In one year, Corlette Grobler’s hobby of keeping a few quails grew into a multifaceted quail egg and meat enterprise that today is a top South African producer.
When you mention quail, most people think of the Old Testament story of how the Israelite nation was saved from starvation in the middle of the Sinai desert by eating manna and quails. Quail meat is a niche product and a delicacy that South Africans are slowly discovering. Consequently, the market for quail meat and eggs is steadily growing.
Corlette Grobler, owner of the De Vlugt farming enterprise near Hartbeespoort in the North West Province of South Africa, started farming with four cages of quails in 2012. Today she farms with almost 16000 birds, breeding with the Japanese quail (Coturnix japonica). The company markets 1500 bottles (180g) of pickled quail eggs, and distributes about 30 tons of quail meat per year. Local demand was estimated at about 48 tons for 2016.
The enterprise cannot keep up with demand in this niche market. The eggs are sold under the trademark Windmeul at the V&A Waterfront in Cape Town, as well as to top restaurants, lodges and wine farms.
Colette originally wanted to write novels for a living. “I studied languages at university and attended the winter writing school at the University of Pretoria. There I met Afrikaans author, Riana Scheepers, who invited me to attend her winter writing school in France. This is where I was introduced to quail eggs. The French eat quail eggs whole, shell and all, but I prefer to peel mine first,” says Colette. On returning home she decided to keep a few quail. “The plan was for them to roam around me while I sat under my pergola writing my novels,” she recalls.
The few quails quickly turned into four cages of the birds and since then she hasn’t looked back.
FIRST THE EGG…
Colette originally focused on egg production because Mayla Malan of Stellenbosch was already supplying quail meat to the South African market.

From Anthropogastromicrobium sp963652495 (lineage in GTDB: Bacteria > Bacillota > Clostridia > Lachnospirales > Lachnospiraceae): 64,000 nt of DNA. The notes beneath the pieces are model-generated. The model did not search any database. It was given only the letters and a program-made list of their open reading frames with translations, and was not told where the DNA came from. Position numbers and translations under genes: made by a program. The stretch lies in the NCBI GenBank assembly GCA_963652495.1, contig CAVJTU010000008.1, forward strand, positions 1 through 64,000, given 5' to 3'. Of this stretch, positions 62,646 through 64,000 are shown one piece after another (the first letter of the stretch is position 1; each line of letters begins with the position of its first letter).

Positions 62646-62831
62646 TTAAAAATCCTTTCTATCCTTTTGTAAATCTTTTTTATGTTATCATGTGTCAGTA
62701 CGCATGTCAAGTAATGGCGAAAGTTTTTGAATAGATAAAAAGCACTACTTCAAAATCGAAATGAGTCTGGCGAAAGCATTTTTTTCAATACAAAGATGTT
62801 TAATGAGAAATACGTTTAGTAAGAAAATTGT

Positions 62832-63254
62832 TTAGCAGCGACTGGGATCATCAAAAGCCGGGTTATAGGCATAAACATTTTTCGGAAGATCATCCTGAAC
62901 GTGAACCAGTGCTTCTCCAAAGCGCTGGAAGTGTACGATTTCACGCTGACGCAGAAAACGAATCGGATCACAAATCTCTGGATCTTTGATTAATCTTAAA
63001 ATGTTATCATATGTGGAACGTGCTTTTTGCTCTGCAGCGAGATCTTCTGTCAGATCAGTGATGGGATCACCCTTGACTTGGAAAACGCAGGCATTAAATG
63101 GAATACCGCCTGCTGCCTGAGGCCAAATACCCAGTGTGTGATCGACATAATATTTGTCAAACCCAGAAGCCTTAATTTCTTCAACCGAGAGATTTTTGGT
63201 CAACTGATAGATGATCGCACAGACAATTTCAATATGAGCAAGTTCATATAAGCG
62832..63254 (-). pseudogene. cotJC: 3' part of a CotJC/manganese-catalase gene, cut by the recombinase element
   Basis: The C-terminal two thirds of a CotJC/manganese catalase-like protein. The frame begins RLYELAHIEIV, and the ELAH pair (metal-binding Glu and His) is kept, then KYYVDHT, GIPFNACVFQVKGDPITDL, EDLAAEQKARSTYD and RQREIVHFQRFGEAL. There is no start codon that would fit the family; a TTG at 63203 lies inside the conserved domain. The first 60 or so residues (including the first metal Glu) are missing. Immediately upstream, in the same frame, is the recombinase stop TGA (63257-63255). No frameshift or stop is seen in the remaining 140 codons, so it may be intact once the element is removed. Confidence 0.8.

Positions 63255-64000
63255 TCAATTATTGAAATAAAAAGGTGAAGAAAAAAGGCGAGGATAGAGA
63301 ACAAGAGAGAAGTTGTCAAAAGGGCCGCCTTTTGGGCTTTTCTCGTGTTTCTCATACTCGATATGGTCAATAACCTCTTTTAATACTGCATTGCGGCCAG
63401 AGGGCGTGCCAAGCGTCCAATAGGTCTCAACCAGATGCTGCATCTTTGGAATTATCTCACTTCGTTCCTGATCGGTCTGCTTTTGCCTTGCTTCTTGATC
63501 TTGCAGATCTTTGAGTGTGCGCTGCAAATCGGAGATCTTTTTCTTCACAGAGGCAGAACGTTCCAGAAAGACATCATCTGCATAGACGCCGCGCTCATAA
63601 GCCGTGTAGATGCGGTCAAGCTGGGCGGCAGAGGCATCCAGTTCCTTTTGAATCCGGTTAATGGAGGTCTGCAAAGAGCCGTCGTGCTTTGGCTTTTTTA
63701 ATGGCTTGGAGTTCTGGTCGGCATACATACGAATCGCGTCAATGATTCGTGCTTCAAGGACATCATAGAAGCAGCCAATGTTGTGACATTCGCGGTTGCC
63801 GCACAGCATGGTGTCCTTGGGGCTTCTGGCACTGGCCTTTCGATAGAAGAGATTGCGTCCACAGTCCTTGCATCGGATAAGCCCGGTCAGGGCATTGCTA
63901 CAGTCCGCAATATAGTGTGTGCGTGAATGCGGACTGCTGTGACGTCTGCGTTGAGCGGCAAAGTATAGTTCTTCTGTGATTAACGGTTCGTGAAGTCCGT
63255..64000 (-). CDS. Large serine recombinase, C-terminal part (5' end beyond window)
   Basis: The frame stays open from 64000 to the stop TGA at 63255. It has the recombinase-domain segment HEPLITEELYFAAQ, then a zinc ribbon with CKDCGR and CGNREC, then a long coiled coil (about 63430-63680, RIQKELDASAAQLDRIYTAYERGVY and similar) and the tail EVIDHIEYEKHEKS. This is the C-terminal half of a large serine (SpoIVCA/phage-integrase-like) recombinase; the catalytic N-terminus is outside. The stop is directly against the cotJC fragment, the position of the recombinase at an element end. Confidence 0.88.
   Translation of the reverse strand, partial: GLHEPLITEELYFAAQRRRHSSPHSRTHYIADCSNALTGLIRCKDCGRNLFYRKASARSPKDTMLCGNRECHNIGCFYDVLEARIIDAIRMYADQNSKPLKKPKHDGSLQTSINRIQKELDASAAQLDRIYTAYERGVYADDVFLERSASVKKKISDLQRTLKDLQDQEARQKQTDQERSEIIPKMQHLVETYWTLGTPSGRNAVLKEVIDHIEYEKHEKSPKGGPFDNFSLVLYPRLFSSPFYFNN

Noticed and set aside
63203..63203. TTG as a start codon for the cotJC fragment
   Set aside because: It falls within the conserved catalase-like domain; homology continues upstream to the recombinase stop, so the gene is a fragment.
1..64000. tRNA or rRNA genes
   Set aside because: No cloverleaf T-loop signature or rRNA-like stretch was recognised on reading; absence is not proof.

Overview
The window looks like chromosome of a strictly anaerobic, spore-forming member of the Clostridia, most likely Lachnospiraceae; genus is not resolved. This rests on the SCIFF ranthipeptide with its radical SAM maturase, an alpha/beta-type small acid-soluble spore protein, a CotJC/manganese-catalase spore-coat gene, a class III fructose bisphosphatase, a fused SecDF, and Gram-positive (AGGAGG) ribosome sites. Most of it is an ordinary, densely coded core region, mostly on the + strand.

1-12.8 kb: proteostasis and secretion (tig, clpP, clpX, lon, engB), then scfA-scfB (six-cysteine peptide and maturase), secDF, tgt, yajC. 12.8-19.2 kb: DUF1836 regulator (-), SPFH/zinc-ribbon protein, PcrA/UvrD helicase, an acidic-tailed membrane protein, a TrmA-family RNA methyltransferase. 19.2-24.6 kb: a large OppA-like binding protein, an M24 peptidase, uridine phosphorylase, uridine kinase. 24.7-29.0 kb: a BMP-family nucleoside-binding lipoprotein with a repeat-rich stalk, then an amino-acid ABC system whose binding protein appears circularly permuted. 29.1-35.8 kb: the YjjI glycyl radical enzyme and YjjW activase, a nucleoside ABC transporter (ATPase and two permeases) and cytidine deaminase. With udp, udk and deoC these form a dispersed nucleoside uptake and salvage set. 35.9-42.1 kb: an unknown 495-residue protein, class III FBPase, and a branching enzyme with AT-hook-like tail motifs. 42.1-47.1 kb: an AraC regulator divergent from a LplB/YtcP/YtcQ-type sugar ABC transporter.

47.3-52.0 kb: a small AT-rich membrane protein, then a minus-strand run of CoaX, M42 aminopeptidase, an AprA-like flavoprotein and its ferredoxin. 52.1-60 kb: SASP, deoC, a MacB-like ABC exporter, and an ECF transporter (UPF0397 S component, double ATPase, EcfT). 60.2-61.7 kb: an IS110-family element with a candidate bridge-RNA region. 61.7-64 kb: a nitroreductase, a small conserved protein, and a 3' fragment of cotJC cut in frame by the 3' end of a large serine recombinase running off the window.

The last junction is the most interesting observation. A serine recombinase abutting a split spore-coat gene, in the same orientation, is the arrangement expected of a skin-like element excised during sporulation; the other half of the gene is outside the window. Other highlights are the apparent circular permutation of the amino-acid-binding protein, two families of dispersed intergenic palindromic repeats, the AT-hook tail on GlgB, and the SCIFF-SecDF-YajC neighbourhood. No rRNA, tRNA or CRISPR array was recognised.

“However, I began to play around with the genes of my quails and within two years had increased the weight of the birds from 180g to 300g each because they were producing bigger eggs. The intensive selection process delivered good results,” says Colette, who then started providing quail meat on a small scale.
“Mayla’s bloodline was the only one in South Africa that could compare to overseas breeders. It was an extremely sought-after bloodline which only she had access to. After negotiations, she sold her farm to me. The only condition was that I would have to terminate my bloodline, and for the first year not meddle with the ‘new’ genes,” says Colette.
The consolidation of, what was then, the largest quail meat farm and her own quail egg business led to the single biggest quail farming enterprise in South Africa today.
BIGGEST IN SOUTH AFRICA
“For an entire year, I studied everything I could about quail farming. I read thesis after thesis, quail farming studies, text books and scientific articles,” says Colette.
Quail farming differs considerably from chicken farming. “Quails need much more space to run around. They cannot be kept in an overcrowded cage because they will die by the hundreds. Their feed requirements also differ and one needs to keep a lot of birds (at least 12000) in order for your business to be economical. If they are not producing 1000 eggs per day, you should rather quit. My goal was to become the biggest quail farmer in South Africa otherwise it wouldn’t be worth it.”